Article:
We dressed up for the occasion. Not to the nines, but close. My husband wore a suit and tie, a white shirt with cuff links, a black felt fedora, and a gray wool coat. I wore black: black pants, shirt, boots, coat, gloves, and a wide-brimmed red hat.
We stood out at Logan Airport, for sure. In a sea of denim and down, there we were, like extras from the set of “Madmen.”
Which is exactly what we’d set out to be. Our kids had given us a night at the TWA Hotel at JFK International Airport in New York to celebrate our 52nd wedding anniversary. It’s a retro hotel built where the TWA terminal used to be, more “Star Wars” than Disney, with its stark white walls and red carpet. But it’s a nod to the days when travel meant luxury and comfort. It will be a trip back in time, our kids promised us. So off we went, decked out in our old-fashioned finest.
The funny thing? No one gave us a second look. Chalk this up to living in 2020 instead of the 1960s. You can be different now and not raise an eyebrow. This is progress.
At the airport, we walked through security (bootless and with our pockets empty), strolled to the JetBlue gate (where a woman was pumping breast milk — more progress), scanned our own tickets (gate agents used to do this — not progress), boarded the packed plane, found our seats, and with not even a sideway’s glance from anyone, up, up, and away we flew, back to the 1960s.
It wasn’t so long ago, I said to my husband.
But then he said, “It was 60 years ago. That’s a long time, Bev. Imagine the years between 1860 and 1920? It’s the same thing.”
I did the math. And was stunned. I could see clearly changes in the world between 1860 and 1920. I could see because I’ve witnessed them from a distance. I’ve read about the Civil War, the First World War, assassinations, inventions, epidemics, suffrage, lifestyles, fashion. I’ve looked at these years in pictures, in history classes, in books, and in movies with a bird’s-eye view and I am sure that if Rip Van Winkle had nodded off to sleep in 1860 and awakened in 1920, he wouldn’t have recognized the world.
But 1960 to 2020? I’ve been in the thick of these years, not a witness but a participant, immersed in the day-to-day. Has there been as much change in the past 60 years? If I had fallen asleep in 1960 would I recognize the world today?
I read a book last year, “Thank You for Being Late,” by Thomas L. Friedman, in which I learned that since 2007, when Apple invented the iPhone, we have seen more changes in technology than ever before.
But what about all the other changes, I wondered?
I took out my phone and, flying high in the sky, Googled “history and innovations from 1960 to 2020.” (Google another change. WiFi on planes yet another.) And, among the many changes listed: Space stations. Sequencing of the human gene. The building of the Berlin Wall. The fall of the Berlin Wall. The collapse of the Soviet Union. The assassinations of John Kennedy, Martin Luther King, and Robert Kennedy. Vietnam. Watergate. Birth control pills. The Civil Right’s Act of 1964. AIDS. September 11.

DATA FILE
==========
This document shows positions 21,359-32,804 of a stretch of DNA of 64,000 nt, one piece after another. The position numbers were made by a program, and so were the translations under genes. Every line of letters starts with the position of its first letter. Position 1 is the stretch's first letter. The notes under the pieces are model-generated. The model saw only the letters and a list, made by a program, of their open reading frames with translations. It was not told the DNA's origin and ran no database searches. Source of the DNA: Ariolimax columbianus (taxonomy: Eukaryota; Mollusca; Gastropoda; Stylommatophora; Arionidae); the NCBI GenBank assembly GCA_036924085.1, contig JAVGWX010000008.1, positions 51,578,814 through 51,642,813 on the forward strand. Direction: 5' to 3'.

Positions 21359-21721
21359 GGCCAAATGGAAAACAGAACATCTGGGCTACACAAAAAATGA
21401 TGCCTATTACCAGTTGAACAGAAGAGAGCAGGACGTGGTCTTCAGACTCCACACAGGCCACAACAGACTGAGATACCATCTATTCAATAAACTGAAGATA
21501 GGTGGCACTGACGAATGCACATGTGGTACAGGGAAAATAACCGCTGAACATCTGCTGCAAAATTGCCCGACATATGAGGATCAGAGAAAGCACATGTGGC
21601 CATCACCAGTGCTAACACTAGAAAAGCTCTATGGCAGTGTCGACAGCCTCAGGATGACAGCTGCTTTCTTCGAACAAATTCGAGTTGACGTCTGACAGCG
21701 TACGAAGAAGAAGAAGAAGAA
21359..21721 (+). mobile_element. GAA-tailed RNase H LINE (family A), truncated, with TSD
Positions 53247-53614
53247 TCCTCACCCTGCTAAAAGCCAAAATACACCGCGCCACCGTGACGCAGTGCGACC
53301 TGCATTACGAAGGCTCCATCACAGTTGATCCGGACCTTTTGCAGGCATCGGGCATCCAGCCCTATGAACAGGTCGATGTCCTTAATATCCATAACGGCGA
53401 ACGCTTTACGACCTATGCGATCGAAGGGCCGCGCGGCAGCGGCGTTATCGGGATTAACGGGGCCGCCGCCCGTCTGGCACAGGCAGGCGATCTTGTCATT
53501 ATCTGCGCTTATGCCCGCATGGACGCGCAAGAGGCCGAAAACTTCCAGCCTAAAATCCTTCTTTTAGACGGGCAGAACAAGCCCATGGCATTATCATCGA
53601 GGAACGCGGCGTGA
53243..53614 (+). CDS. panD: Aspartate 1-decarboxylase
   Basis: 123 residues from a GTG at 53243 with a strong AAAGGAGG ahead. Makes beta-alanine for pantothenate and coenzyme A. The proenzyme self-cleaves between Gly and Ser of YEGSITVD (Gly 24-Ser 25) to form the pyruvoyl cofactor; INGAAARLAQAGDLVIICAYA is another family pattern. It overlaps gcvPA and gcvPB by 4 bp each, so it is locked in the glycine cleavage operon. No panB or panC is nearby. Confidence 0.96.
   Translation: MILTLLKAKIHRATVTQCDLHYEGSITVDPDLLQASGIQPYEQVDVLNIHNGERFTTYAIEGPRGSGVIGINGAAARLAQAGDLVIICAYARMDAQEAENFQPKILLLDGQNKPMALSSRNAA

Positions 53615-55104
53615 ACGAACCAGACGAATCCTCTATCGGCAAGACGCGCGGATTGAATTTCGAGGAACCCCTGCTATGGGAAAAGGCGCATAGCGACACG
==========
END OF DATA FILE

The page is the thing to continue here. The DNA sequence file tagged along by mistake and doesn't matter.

I lived through these events. I probably noted them in journals I’ve kept. But the changes that happened because of them? Tighter security. Desegregation. Women’s rights. What else?
Change happens the way that children grow. You don’t see the day to day. You’re there watching but you don’t see.
“I’ll FaceTime you,” I said to my granddaughter the other day. FaceTime. It’s right out of “The Jetsons.” The car I just bought? It applies the brakes if I’m about to back into something (which I’ve been known to do). DNA sequencing. Organ transplants.
WiFi in the sky. Air travel to places that in the past airplanes didn’t go.
My husband and I headed back to the 1960s for a day. And the day didn’t disappoint. But I would not want to stay in the past. I like the present. I like all the choices on TV even if I can’t figure out the remotes. I like being able to borrow a library book without leaving my house. I like that women and people of color and a gay man are running for president. I like the diversity, openness, acceptance, inclusion, and world view the last 60 years have brought.
If I were Rip van Winkle, asleep for the past 60 years, and woke up today? I may not recognize the world. But I’d definitely want to stay in it.
Beverly Beckham’s column appears every two weeks. She can be reached at email@example.com.